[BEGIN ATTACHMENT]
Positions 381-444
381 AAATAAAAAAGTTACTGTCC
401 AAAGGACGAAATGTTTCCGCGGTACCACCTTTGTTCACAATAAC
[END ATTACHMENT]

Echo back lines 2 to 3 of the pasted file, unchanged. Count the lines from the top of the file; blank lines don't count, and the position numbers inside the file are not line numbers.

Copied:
381 AAATAAAAAAGTTACTGTCC
401 AAAGGACGAAATGTTTCCGCGGTACCACCTTTGTTCACAATAAC